Motoring bosses deny new automotive policy is a done deal
Motor industry executives have taken issue with trade & industry director-general Lionel October’s assertion that the government and the industry are "99% in agreement" on future automotive policy. Significant differences still exist between them, one executive said.
October told a conference at Kyalami on Friday that negotiations on a successor to the 2013-20 Automotive Production and Development Programme are almost complete and that officials are filling in details before the plan is presented to the cabinet. Trade & industry minister Rob Davies has said he wants to reveal the automotive "masterplan", which will run from 2021 to 2035, before the end of 2018.
BMW SA MD Tim Abbott said that even if the final version is not ready, the industry needs clear guidelines on the government’s future thinking. Most motor companies plan at least seven years ahead.
Talks under wraps
Industry executives and labour representatives have been asked by the department of trade & industry not to divulge details of the latest talks. However, it is well known the biggest obstacle is the government’s insistence that motor companies must have no worse than a level four broad-based BEE rating to access investment and production incentives from 2021. Most companies are at level eight.
The government proposed that, to reach level four, they should surrender up to 25% of equity to black SA shareholders. Multinational parents unanimously rejected the idea.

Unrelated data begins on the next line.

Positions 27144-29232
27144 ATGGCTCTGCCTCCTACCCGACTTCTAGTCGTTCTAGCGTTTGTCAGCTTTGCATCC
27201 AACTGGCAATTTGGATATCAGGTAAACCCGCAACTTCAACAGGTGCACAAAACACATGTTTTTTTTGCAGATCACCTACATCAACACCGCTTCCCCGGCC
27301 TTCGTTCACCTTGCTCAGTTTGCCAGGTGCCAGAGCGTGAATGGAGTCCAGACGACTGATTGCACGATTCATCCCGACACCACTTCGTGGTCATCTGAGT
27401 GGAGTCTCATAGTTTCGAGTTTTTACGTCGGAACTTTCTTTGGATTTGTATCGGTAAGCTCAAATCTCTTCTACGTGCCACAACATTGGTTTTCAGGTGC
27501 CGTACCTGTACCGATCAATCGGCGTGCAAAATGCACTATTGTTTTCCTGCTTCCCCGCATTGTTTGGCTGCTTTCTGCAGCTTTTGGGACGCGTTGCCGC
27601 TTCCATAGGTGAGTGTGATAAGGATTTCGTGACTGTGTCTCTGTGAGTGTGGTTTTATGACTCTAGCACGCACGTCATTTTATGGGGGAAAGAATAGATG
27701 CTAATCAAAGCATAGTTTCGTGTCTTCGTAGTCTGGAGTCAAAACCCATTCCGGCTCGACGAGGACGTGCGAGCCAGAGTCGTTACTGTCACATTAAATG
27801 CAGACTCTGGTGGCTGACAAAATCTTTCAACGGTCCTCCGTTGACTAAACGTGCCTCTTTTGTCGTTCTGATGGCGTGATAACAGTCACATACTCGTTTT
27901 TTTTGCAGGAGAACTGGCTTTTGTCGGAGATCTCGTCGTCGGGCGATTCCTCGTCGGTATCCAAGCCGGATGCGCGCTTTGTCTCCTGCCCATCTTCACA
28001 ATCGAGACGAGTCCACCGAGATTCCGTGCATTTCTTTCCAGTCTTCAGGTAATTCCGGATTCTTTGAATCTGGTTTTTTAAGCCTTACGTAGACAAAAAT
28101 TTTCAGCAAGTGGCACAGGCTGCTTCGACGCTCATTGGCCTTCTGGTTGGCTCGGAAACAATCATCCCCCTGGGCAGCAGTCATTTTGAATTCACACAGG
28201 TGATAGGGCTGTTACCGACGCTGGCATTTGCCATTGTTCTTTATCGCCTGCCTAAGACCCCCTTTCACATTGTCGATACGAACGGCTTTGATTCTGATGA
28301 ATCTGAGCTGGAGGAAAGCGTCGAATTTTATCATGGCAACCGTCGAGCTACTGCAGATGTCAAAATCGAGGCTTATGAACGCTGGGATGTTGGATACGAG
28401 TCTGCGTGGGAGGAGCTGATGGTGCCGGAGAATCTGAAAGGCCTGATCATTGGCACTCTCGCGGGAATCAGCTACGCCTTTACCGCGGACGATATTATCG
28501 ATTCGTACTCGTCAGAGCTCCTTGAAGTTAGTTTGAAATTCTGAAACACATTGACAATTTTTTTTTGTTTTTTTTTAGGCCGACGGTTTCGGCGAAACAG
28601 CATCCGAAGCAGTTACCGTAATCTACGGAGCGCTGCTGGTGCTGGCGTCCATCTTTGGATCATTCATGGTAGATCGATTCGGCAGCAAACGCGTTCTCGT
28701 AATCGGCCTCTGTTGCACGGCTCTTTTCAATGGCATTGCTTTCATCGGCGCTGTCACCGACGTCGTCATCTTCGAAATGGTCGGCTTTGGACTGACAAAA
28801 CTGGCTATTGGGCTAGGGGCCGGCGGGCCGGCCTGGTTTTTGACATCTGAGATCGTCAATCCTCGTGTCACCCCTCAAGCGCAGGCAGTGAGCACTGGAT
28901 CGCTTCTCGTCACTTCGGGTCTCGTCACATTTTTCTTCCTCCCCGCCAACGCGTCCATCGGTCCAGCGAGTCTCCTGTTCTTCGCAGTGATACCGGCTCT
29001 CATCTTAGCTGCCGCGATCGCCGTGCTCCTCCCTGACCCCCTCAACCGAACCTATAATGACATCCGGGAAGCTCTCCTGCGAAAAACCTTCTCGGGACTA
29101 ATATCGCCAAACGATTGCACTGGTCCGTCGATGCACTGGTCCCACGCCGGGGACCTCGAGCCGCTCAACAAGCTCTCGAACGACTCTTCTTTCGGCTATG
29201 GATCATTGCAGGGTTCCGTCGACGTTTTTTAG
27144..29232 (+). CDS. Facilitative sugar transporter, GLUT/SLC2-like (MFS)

Instead, they proposed a R3.5bn venture capital fund into which all motor companies would pay. The money would be used to identify and develop black-owned components suppliers. As the money is spent, companies will top up the pot.
October said on Friday that the fund idea has been adopted. The question is whether the department will buy the industry’s proposal that it should entitle companies to all the scorecard points they would have earned by ceding part-ownership. "We have done the sums here and if we get all the points, we will reach the empowerment target," Abbott said.
Another CEO, speaking on condition of anonymity, said: "Without those points, none us will get there.
"But there’s no guarantee. It’s still a sticking point. We need a sensible discussion."
There is also anxiety over the department’s target of minimum 60% local content in SA-built vehicles. While some companies are already there, others are well short. The industry average is below 40%.
The programme has been credited with making the local motor industry more competitive globally. Incentives include rebates of up to 30% on production-related investment.